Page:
Teacher's Guide: Hints for the Active Learning Questions
1. Remind students that as the essay on the Comstock laws notes, anti-birth control laws frequently were not enforced strictly.
2. You might point out to students beforehand that these patterns might be geographic -- fertility rates might tend to be similar among countries in a given region -- or might reflect other factors. For example, countries that are widely separated geographically but have similar levels of economic development might have similar fertility rates.
1. After the debate, you might ask students whether they had difficulty considering the question from the perspective of a parent rather than a student and whether their views as a "parent" differed from their views as a student.
2. Supporters of proposals such as these argue that they can prevent women from having children they are incapable of raising. Opponents argue that these proposals violate the rights of the women affected and also target women unfairly, since they do not apply to men. You might have students read about Black Genocide and discuss whether the fears expressed there are relevant to the issue of Norplant.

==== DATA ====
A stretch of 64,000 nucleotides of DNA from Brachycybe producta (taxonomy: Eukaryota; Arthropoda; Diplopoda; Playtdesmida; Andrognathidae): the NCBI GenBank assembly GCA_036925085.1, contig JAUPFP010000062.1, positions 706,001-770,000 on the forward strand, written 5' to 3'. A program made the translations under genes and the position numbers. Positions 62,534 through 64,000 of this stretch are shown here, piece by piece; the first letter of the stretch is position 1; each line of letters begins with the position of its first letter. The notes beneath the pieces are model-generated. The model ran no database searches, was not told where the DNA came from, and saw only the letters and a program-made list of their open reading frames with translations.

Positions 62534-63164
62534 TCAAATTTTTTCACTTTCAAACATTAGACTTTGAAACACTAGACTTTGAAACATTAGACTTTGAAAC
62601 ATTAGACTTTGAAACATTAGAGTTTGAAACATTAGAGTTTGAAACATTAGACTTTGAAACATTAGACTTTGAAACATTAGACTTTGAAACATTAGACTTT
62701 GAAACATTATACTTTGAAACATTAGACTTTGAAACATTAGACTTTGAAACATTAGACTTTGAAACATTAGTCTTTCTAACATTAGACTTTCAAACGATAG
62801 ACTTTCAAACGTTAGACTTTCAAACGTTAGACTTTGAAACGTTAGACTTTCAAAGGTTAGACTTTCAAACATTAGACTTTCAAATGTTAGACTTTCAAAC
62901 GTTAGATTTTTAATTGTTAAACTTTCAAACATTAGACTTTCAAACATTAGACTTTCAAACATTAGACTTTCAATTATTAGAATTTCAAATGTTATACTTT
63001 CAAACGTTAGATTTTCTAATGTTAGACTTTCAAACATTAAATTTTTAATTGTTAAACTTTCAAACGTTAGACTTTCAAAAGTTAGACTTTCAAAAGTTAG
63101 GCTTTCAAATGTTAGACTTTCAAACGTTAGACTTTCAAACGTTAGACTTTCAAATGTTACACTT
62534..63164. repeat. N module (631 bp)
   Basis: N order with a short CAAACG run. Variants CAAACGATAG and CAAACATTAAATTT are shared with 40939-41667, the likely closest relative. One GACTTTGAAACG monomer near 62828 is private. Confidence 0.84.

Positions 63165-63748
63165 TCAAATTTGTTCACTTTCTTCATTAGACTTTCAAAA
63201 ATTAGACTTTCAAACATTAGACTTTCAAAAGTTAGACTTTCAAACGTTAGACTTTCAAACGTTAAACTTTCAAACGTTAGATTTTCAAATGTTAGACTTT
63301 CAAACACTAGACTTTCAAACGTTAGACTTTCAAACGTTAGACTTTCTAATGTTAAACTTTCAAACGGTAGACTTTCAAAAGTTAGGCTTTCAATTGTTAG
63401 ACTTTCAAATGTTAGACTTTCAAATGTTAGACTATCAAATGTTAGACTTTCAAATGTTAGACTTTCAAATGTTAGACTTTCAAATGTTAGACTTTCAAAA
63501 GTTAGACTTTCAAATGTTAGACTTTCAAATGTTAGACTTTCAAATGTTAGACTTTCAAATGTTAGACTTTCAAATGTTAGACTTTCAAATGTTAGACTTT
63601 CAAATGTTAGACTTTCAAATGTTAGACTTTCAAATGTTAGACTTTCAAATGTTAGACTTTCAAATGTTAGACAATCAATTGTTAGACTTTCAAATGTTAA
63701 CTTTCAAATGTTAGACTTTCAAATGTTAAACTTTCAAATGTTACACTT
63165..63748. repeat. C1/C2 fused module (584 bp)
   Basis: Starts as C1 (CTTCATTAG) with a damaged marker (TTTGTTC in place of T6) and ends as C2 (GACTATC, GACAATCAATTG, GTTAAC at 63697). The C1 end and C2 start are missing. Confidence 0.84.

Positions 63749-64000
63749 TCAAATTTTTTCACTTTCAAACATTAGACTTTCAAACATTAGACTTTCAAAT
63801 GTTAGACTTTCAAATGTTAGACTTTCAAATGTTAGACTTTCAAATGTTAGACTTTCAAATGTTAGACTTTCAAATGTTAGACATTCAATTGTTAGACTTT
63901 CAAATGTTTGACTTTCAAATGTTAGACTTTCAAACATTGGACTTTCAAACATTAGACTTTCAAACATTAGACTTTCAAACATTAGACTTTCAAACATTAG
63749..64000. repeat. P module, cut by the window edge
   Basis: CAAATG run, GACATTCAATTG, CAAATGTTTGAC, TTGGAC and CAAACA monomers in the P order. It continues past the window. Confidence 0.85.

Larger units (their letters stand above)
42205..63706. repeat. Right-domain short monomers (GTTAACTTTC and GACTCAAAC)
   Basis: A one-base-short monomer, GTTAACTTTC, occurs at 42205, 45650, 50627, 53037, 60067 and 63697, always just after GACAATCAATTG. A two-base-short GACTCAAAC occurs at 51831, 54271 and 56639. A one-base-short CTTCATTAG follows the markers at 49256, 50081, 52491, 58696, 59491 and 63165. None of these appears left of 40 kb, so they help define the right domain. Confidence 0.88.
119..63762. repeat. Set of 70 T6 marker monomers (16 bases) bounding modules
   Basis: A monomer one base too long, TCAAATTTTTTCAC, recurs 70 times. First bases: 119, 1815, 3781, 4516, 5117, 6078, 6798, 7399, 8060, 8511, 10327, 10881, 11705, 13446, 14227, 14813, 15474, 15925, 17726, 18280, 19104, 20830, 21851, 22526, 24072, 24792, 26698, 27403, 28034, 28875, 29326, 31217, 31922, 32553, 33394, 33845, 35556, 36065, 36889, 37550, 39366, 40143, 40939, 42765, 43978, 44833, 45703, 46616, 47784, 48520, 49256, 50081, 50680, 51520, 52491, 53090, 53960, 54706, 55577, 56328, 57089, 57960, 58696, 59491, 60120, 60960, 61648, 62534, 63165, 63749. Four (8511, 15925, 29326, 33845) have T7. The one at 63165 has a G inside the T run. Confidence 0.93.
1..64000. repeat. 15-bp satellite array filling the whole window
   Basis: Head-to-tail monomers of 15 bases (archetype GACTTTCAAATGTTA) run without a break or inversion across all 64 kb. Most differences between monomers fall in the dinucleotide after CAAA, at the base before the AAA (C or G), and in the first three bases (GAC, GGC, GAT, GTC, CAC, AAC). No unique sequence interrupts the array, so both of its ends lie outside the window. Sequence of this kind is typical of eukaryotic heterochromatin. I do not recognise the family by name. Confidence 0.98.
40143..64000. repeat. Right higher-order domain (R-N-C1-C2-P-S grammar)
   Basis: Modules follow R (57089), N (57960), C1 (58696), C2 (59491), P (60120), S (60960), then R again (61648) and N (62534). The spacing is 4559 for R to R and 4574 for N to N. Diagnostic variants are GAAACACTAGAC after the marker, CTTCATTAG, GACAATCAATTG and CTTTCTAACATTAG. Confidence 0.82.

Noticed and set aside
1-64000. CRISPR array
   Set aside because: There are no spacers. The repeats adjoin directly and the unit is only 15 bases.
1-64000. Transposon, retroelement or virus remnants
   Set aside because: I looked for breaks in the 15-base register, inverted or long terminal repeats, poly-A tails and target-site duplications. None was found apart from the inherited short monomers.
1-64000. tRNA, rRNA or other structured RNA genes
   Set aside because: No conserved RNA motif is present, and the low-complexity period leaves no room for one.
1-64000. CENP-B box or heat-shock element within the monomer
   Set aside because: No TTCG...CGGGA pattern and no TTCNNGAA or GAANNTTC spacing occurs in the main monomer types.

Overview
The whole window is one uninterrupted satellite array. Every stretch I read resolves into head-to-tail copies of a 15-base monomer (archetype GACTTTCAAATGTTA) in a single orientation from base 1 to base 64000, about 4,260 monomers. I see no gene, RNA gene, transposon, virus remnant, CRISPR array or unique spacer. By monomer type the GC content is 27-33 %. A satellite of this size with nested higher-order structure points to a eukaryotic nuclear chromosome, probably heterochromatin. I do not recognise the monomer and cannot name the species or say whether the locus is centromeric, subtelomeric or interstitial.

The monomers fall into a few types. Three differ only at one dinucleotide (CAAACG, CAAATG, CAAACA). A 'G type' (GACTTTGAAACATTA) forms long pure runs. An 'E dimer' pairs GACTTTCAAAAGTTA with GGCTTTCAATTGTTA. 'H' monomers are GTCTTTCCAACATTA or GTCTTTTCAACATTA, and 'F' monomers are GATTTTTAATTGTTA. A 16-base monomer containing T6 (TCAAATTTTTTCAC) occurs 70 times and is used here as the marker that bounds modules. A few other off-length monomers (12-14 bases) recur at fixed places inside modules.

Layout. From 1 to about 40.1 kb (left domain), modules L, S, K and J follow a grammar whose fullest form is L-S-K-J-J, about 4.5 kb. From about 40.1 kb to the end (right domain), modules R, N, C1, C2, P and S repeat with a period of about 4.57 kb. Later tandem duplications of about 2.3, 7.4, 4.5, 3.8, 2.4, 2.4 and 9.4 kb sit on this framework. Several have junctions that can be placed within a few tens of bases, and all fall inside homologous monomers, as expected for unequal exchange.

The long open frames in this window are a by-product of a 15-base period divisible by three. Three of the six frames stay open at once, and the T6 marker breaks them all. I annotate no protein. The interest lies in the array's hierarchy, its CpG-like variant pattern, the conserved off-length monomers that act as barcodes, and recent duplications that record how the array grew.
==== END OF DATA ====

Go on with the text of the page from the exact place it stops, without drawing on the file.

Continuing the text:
1. This Web site contains materials on the Comstock Act and Margaret Sanger. Materials on the other topics can be found elsewhere on the Internet or in the library.
2. Supporters of both sets of laws argued that they would benefit society by inhibiting private vices. Opponents argued that they violated individuals' rights to control their own lives and bodies. On the larger issue of legislating morality, students should recognize both the difficulty of attaining consensus on matters of individual behavior and the likely consequences if there were no restraints on that behavior.
3a. The Pill promoted the goals of the women's rights movement by giving women greater control over their own bodies and thus their own future; it promoted the goals of the sexual revolution by separating intercourse from procreation.
3b. Answers will vary; students should defend their positions.
1. Possible examples include books such as Sister Carrie, Sex and the Single Girl, and The Rules and movies and television shows such as "Splendor in the Grass," "Bob & Carol & Ted & Alice," and "Sex and the City."
2. When the chart is complete, you might ask students what they learned from the exercise.
3. This activity could be used as the starting point for a broader class discussion of the prominence of sexuality in contemporary American popular culture.